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US-Mexico border wall cutting through Native American tribal lands

Construction of Trump’s border wall between the United States and Mexico cuts through and is threatening to destroy sites historically and culturally important to the Tohno O’odham people living in the area. The border wall is being constructed through Organ Pipe Cactus National Monument and Tohono O’Odham lands in southwestern Arizona. Tribal nations have been living in and around these border areas for thousands of years.

The springs in southwestern Arizona are sacred to the Tohono O’odham and Hia-Ced O’odham, who lived in the area as recently as three generations ago, and are one of very few natural sources of water along the immense, rugged Arizona-Sonora borderlands. Without water, endangered species at Organ Pipe, such as Quitobaquito pupfish and Sonoyta mud turtles, will be destroyed. Both the pupfish and the turtle are found only at Quitobaquito Springs, a desert wetland adjacent to the planned route of Trump’s wall.

To facilitate the administration’s actions, the National Park Service (NPS) issued a “Temporary Closure Order” in the vicinity of Quitobaquito Springs on Monday, September 28, as a “response to considerable public safety concerns associated with border infrastructure construction activities,” according to an NPS press release. There was no mention of the duration of the closure order.

Border wall construction at Quitobaquito Springs. Credit: Lucas Mullikin on Twitter

Under the guise of this order, the NPS is actively denying access to this area by tribal members, journalists and the public.

Two days later, Native American activists from the group Defend O’odham Jewed issued a statement declaring that their group would be traveling to the Quitobaquito Springs area to protest the construction of the wall, and stating that the construction of the border wall is criminal and genocidal and that the destruction will be irreversible.

Photojournalist Lucas Mullikin was unable to document the destruction from the US side, but walked across the border into Mexico last week and took a taxi to a remote stretch of MX Highway 2 to document the border wall construction after the NPS barricaded the entire US side of Organ Pipe Cactus National Monument to shield the destruction from public view.

Two Tohono O’odham activists protesting the building of the border wall were arrested on September 9 after blocking construction activity near Quitobaquito Springs in the Organ Pipe Cactus National Monument. They were arrested by NPS police with the assistance of the US Border Patrol.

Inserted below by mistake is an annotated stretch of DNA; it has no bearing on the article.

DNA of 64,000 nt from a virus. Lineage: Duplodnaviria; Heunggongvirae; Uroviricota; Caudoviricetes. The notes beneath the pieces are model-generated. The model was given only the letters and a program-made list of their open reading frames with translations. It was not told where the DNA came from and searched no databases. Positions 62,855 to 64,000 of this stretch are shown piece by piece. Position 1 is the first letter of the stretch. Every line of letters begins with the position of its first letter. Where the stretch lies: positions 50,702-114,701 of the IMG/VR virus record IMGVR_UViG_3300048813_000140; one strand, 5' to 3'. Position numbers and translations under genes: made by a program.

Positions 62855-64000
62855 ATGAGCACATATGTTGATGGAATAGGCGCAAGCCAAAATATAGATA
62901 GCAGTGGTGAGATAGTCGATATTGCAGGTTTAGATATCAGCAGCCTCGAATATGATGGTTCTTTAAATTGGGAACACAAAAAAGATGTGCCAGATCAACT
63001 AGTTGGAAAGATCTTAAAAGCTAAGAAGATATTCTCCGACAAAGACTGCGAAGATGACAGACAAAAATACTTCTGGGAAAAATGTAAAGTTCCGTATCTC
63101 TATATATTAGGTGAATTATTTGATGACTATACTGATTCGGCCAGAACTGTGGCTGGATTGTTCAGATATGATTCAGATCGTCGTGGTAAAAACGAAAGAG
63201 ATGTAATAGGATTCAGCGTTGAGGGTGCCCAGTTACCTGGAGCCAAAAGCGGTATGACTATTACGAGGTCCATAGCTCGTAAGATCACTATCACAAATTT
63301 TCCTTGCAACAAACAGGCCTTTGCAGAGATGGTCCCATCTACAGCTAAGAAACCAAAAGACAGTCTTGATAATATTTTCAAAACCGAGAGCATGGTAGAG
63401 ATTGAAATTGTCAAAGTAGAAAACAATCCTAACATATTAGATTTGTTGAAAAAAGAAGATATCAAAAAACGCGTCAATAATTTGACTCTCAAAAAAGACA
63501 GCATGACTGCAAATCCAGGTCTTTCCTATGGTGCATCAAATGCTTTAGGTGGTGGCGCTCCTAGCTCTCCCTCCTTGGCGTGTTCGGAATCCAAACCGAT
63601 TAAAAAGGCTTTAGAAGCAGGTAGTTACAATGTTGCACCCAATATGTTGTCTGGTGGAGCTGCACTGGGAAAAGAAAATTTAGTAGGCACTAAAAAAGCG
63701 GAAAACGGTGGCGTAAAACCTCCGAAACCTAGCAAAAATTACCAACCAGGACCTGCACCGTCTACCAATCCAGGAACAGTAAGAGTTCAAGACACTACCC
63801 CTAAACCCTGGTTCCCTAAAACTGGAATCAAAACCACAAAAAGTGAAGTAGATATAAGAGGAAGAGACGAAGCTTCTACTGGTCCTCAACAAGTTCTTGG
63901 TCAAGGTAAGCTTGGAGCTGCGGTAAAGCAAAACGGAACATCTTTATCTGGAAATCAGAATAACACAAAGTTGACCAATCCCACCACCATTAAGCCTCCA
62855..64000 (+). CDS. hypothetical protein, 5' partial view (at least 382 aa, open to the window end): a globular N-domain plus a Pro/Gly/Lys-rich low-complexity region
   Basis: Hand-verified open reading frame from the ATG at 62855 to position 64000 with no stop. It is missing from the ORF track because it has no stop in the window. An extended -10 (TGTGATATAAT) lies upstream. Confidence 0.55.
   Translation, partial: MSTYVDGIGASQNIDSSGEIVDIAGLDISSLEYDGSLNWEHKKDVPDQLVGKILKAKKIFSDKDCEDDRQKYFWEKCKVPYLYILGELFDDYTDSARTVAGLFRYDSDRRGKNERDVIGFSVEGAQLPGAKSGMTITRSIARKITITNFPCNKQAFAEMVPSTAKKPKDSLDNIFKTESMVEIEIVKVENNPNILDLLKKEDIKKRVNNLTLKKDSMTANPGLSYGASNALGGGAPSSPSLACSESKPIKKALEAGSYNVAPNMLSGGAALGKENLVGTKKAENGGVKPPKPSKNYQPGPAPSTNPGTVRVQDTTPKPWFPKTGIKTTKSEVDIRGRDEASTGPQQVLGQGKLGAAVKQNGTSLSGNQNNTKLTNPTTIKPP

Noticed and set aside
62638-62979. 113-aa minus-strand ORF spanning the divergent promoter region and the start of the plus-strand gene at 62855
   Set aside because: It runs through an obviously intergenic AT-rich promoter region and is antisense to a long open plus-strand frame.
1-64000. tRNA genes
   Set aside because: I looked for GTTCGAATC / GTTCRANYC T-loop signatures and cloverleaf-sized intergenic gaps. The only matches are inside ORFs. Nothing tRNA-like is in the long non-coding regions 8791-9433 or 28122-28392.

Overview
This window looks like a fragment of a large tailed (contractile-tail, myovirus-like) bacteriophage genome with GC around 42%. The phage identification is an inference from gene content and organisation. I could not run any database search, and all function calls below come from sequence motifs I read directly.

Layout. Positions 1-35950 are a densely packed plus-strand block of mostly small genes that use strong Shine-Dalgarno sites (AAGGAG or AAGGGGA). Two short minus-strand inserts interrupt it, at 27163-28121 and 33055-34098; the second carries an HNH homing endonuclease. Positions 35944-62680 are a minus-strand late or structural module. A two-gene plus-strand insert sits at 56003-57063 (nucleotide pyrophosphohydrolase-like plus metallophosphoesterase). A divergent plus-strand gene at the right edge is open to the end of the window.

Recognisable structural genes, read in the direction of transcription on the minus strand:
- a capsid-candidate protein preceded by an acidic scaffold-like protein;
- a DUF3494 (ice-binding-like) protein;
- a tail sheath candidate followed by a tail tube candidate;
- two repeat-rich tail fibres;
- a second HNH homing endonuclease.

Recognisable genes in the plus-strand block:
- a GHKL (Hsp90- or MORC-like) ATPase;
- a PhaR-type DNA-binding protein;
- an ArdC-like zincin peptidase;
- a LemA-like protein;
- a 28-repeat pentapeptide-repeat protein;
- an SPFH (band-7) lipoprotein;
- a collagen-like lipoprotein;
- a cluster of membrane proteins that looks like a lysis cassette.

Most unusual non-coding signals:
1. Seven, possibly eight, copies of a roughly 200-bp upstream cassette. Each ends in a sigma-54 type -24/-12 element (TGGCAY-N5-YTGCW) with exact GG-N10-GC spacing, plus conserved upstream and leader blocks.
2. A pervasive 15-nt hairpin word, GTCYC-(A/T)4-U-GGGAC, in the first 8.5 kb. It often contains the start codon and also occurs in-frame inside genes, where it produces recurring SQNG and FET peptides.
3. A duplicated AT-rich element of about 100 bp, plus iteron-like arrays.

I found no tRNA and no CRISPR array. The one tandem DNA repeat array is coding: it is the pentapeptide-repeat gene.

In response, the protesters issued a warning to the government agents. “You do not have permission to be here. This is O’odham land. You don’t have permission to take the water ... our artifacts, our history. You’re taking our history. This land means so much more than a wall. The animals mean so much more than your guns, your weapons, your toys.” The statement was captured on video as protesters were handcuffed and taken to a police van.

Both of those arrested were charged in federal court with a misdemeanor of violating a lawful order of a government officer and violating a closure order; the area where their actions took place was closed to the public in October 2019 to secure the area for wall construction.

The border wall construction threatens tribal lands all across the Arizona border. The region around the San Bernardino National Wildlife Refuge is a basin-and-range ecosystem characterized by linear mountain ranges separated by broad, flat basins, known as the Sky Islands.

Surrounded by arid lands, the unique water resources of the Yaqui River drainage have attracted humans for at least 10,000 years. The Yaqui historically occupied the area as early as 552 AD. In 1533, they repelled a Spanish military expedition that was searching for slaves—a victory that cost the Yaqui countless lives.

Over the next several centuries the Yaqui fought courageously against the Spanish and Mexican troops, and later the United States cavalry, to retain their tribal lands. Ultimately, they were defeated in a major battle at Cerro del Gallo in 1827 and were forced to submit to Mexican authority. The region became United States territory as part of the Gadsden Purchase in 1854.

The US government’s border wall construction threatens a variety of animal and plant species. Between the San Bernardino and nearby Leslie Canyon Refuge, at least 335 bird species have been recorded, including many nesting birds. Biologists have also documented 67 mammal, 43 reptile, 13 amphibian, and eight fish species. The two refuges are critical in maintaining a sanctuary for at least 36 plant and wildlife species of special concern.

Aside from the Fish and Wildlife Service employees who manage the refuge, local tribes and the environmental groups that oppose construction, the refuge and other important ecological sites have no protections against border wall construction.

Currently the Cabeza Prieta National Wildlife Refuge, west of Organ Pipe Cactus National Monument, and the Buenos Aires National Wildlife Refuge and Coronado National Forest, east of O’odham lands, already have Normandy-style vehicle barriers that block passage across the border at the wildlife refuge. Crews have started work replacing the barriers at Cabeza Prieta National Wildlife Refuge.

All four parks, which are federally protected wilderness areas, are ancestral O’odham lands and include many sites of historical and cultural significance.

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